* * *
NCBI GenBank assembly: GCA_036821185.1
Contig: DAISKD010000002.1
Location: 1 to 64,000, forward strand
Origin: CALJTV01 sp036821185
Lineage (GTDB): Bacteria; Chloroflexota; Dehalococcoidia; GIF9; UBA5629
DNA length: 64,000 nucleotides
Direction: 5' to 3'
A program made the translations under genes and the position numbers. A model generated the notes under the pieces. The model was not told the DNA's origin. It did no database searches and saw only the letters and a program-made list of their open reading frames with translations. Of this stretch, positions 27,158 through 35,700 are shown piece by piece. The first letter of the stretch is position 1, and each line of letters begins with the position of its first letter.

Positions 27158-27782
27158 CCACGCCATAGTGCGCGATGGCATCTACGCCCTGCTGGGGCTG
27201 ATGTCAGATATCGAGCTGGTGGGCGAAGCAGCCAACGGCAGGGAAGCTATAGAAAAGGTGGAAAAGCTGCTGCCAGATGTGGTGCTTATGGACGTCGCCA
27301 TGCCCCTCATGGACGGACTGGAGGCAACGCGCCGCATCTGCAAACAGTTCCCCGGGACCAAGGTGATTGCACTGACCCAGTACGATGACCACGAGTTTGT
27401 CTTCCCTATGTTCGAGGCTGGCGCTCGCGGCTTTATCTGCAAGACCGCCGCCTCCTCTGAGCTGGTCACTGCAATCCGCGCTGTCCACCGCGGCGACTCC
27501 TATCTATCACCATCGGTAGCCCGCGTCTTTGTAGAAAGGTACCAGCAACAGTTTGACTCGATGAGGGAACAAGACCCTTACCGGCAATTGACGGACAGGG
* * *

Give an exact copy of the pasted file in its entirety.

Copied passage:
NCBI GenBank assembly: GCA_036821185.1
Contig: DAISKD010000002.1
Location: 1 to 64,000, forward strand
Origin: CALJTV01 sp036821185
Lineage (GTDB): Bacteria; Chloroflexota; Dehalococcoidia; GIF9; UBA5629
DNA length: 64,000 nucleotides
Direction: 5' to 3'
A program made the translations under genes and the position numbers. A model generated the notes under the pieces. The model was not told the DNA's origin. It did no database searches and saw only the letters and a program-made list of their open reading frames with translations. Of this stretch, positions 27,158 through 35,700 are shown piece by piece. The first letter of the stretch is position 1, and each line of letters begins with the position of its first letter.

Positions 27158-27782
27158 CCACGCCATAGTGCGCGATGGCATCTACGCCCTGCTGGGGCTG
27201 ATGTCAGATATCGAGCTGGTGGGCGAAGCAGCCAACGGCAGGGAAGCTATAGAAAAGGTGGAAAAGCTGCTGCCAGATGTGGTGCTTATGGACGTCGCCA
27301 TGCCCCTCATGGACGGACTGGAGGCAACGCGCCGCATCTGCAAACAGTTCCCCGGGACCAAGGTGATTGCACTGACCCAGTACGATGACCACGAGTTTGT
27401 CTTCCCTATGTTCGAGGCTGGCGCTCGCGGCTTTATCTGCAAGACCGCCGCCTCCTCTGAGCTGGTCACTGCAATCCGCGCTGTCCACCGCGGCGACTCC
27501 TATCTATCACCATCGGTAGCCCGCGTCTTTGTAGAAAGGTACCAGCAACAGTTTGACTCGATGAGGGAACAAGACCCTTACCGGCAATTGACGGACAGGG